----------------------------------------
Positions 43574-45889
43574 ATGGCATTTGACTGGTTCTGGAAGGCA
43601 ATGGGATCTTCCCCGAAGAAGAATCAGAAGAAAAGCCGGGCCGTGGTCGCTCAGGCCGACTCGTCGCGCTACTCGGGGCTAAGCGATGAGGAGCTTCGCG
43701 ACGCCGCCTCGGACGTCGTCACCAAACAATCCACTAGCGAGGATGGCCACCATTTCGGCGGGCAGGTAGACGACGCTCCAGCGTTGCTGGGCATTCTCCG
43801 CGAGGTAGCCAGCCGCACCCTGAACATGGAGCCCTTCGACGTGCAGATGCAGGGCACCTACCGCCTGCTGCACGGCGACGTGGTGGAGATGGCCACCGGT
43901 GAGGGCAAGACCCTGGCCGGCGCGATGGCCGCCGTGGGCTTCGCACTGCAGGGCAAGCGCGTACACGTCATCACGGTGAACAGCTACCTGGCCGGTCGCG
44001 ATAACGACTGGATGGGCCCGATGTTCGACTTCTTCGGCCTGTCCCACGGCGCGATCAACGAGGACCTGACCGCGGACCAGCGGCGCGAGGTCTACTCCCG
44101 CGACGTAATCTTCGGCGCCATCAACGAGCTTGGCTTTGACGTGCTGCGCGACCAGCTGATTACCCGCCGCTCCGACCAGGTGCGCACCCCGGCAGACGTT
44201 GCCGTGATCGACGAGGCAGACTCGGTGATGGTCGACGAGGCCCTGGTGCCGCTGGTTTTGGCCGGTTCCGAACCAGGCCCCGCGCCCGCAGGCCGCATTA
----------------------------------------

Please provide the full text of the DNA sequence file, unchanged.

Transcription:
Positions 43574-45889
43574 ATGGCATTTGACTGGTTCTGGAAGGCA
43601 ATGGGATCTTCCCCGAAGAAGAATCAGAAGAAAAGCCGGGCCGTGGTCGCTCAGGCCGACTCGTCGCGCTACTCGGGGCTAAGCGATGAGGAGCTTCGCG
43701 ACGCCGCCTCGGACGTCGTCACCAAACAATCCACTAGCGAGGATGGCCACCATTTCGGCGGGCAGGTAGACGACGCTCCAGCGTTGCTGGGCATTCTCCG
43801 CGAGGTAGCCAGCCGCACCCTGAACATGGAGCCCTTCGACGTGCAGATGCAGGGCACCTACCGCCTGCTGCACGGCGACGTGGTGGAGATGGCCACCGGT
43901 GAGGGCAAGACCCTGGCCGGCGCGATGGCCGCCGTGGGCTTCGCACTGCAGGGCAAGCGCGTACACGTCATCACGGTGAACAGCTACCTGGCCGGTCGCG
44001 ATAACGACTGGATGGGCCCGATGTTCGACTTCTTCGGCCTGTCCCACGGCGCGATCAACGAGGACCTGACCGCGGACCAGCGGCGCGAGGTCTACTCCCG
44101 CGACGTAATCTTCGGCGCCATCAACGAGCTTGGCTTTGACGTGCTGCGCGACCAGCTGATTACCCGCCGCTCCGACCAGGTGCGCACCCCGGCAGACGTT
44201 GCCGTGATCGACGAGGCAGACTCGGTGATGGTCGACGAGGCCCTGGTGCCGCTGGTTTTGGCCGGTTCCGAACCAGGCCCCGCGCCCGCAGGCCGCATTA